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Two teens arrested in connection with journalist's killing

Journalist shot dead in Northern Ireland

Police in Northern Ireland have arrested two teenagers in connection with the fatal shooting of journalist Lyra McKee. The men, aged 18 and 19, were detained Saturday under anti-terrorism legislation and taken to Belfast for questioning, the Police Service of Northern Ireland said.

The men have not been identified or charged. Police had said earlier there was one gunman who pulled the trigger who had been backed by an "organization," and said they were searching for multiple suspects.

McKee, 29, was a rising star of investigative journalism. She was killed during rioting in the city of Londonderry Thursday night, probably by a stray bullet aimed at police. Police called it a "terrorist act" and said the New IRA dissident group was most likely responsible.

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Lyra McKee

The rioting broke out after the Northern Irish police, fearing violence over the weekend, conducted a series of raids searching for weapons and ammunition.

The use of a firearm apparently aimed at police marks a dangerous escalation in sporadic violence that continues to plague Northern Ireland 21 years after the Good Friday peace agreement was signed. Assistant Chief Constable Mark Hamilton said earlier that a gunman fired a number of shots at police during the unrest. 

Police on Friday night released closed-circuit TV footage showing the man suspected of firing the shots that killed McKee. The footage shows the police facing a barrage of gasoline bombs before the shots were fired by someone wearing a balaclava to obscure his face. 

Hours before her death, McKee tweeted a photo of the rioting with the words: "Derry tonight. Absolute madness."    

The killing was condemned by all the major political parties as well as the prime ministers of Britain and Ireland. The European Union's chief Brexit negotiator, Michel Barnier, said it was "a reminder of how fragile peace still is in Northern Ireland" and called for work to preserve the Good Friday peace agreement.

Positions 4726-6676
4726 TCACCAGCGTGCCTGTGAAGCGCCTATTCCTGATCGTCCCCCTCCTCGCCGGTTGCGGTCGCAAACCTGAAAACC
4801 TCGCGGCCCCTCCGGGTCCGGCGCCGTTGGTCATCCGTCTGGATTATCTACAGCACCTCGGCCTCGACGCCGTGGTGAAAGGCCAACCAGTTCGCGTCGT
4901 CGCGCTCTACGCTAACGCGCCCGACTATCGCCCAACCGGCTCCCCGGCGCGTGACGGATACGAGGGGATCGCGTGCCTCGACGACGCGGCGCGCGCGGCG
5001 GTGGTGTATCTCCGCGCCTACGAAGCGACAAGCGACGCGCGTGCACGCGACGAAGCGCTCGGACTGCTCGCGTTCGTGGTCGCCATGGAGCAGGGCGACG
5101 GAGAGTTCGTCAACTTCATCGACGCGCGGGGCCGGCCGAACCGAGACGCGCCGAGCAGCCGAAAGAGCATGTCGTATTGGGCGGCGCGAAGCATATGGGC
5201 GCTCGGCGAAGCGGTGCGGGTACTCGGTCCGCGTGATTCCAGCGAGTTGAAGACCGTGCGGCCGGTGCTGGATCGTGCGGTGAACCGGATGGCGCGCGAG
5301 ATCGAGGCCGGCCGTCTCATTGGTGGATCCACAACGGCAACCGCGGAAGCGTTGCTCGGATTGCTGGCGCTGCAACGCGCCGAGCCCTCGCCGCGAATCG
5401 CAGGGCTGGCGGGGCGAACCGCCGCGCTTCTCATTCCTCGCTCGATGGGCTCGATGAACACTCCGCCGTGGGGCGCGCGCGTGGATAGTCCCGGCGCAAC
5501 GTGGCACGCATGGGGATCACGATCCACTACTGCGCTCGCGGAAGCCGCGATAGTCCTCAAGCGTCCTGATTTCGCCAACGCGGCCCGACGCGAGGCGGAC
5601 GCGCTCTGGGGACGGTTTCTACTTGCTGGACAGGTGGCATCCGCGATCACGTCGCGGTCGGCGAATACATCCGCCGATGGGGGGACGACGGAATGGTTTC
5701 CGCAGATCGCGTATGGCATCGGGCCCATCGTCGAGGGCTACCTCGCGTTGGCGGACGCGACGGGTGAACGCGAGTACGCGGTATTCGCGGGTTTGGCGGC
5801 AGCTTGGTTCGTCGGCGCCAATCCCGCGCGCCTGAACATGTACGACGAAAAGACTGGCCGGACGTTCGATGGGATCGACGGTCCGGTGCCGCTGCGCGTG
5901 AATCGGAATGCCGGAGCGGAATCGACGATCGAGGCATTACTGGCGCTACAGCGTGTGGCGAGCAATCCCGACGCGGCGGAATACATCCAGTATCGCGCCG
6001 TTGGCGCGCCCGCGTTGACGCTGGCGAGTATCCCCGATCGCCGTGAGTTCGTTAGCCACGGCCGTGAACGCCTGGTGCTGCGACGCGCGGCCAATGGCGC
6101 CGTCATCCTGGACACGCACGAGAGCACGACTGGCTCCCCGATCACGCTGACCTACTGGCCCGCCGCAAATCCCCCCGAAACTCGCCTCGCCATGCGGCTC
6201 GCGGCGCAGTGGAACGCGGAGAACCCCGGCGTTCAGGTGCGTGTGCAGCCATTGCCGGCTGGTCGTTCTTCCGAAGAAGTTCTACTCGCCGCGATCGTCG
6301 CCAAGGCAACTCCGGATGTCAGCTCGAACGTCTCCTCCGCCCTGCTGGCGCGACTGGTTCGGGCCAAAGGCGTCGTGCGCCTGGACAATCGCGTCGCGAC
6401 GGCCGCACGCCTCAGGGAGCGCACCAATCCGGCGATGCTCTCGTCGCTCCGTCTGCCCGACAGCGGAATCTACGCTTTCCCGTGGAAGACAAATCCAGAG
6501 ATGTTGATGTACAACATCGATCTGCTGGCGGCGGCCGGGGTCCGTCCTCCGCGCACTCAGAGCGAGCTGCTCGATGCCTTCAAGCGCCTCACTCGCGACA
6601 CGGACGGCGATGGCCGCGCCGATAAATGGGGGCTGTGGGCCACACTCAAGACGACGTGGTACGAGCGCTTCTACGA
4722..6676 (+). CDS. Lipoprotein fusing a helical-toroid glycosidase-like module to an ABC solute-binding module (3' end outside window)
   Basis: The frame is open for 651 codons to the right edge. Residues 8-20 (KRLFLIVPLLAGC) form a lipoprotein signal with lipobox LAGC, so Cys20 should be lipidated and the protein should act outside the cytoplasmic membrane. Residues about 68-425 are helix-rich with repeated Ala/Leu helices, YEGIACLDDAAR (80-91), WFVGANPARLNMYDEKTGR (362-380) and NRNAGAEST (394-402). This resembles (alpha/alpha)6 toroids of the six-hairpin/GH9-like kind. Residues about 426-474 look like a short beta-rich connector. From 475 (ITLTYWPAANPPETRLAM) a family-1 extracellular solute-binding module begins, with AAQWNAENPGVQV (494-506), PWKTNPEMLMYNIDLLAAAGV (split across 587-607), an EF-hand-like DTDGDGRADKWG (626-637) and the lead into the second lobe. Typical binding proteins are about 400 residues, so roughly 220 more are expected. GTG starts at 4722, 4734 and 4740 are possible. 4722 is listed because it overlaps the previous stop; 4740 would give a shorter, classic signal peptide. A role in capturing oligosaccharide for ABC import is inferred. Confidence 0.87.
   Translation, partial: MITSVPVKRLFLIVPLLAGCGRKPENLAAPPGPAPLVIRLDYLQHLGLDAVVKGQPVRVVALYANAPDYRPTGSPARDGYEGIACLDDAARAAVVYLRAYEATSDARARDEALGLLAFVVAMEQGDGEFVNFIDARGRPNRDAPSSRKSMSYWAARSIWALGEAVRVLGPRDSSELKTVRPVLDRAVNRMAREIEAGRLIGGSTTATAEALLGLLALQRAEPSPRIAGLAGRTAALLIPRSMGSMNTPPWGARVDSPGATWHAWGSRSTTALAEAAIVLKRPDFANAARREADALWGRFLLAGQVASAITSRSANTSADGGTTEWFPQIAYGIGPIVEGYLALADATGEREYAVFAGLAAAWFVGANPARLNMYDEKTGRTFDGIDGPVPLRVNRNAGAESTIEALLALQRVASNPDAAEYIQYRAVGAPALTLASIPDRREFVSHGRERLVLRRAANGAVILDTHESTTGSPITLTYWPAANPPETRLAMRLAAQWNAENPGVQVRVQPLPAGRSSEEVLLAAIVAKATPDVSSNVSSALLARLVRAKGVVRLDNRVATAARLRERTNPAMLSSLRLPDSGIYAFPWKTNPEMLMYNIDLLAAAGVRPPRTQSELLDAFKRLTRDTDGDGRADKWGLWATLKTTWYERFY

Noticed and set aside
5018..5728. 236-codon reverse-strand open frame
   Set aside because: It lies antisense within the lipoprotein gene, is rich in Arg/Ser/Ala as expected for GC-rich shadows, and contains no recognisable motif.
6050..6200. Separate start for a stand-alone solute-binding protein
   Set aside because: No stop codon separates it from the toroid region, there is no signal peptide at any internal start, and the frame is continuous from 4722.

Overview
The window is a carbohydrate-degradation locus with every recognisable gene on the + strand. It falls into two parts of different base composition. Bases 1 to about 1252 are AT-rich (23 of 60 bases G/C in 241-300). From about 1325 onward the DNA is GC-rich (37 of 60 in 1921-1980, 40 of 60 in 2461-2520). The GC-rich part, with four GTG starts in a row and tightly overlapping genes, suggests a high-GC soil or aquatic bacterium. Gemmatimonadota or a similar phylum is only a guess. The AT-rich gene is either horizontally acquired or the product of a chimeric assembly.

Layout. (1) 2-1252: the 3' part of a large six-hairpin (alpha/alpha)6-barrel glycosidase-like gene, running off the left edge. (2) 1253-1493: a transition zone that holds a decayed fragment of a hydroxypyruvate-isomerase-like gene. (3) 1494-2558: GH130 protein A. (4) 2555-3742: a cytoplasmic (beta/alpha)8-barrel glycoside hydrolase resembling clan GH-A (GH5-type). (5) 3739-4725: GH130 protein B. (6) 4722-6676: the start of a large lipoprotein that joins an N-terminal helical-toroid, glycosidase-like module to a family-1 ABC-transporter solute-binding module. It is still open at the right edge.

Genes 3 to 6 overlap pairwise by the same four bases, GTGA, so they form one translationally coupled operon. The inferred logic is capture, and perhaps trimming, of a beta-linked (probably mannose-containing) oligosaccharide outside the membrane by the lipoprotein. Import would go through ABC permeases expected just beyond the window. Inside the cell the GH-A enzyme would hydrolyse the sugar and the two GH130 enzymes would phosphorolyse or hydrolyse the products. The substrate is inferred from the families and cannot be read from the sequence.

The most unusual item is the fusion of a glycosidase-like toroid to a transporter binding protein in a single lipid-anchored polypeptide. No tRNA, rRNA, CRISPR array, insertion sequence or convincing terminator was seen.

The New IRA, a small group, rejects the agreement, a peace accord that ended decades of violence between those who wanted Northern Ireland to remain a part of the United Kingdom and and those who wanted it to leave. The New IRA is regarded as the largest of the splinter dissident groups still operating and has been linked to several other killings in the past decade. 

Catholic priest Joseph Gormley, who administered the last rites to McKee in the hospital, told the BBC the rioting Thursday was "clearly orchestrated" by a "small group of people who want to play political games with our lives and want to use our community as a place where they can play their little war games."   

Some politicians believe uncertainty over Brexit and the possible re-introduction of a "hard border" between Northern Ireland and the Republic of Ireland are stoking tensions in the region. 

McKee was seen as a rising star, named to Forbes "30 under 30" list of notable media figures in 2016. She had written for BuzzFeed and the Atlantic, and recently signed a deal to write two books, CBS News' Haley Ott reported.

She rose to prominence in 2014 with a moving blog post -- "Letter to my 14 year old self" -- describing the struggle of growing up gay in Belfast, the capital of Northern Ireland. She described the shame she felt at 14 as she kept the "secret" of being gay from her family and friends, and the love she eventually received when she was finally able to reveal it.

Her partner, Sara Canning, told a vigil Friday that McKee's amazing potential had been snuffed out. Canning said the senseless murder "has left me without the love of my life, the woman I was planning to grow old with."

"It has left so many friends without their confidante," she added.

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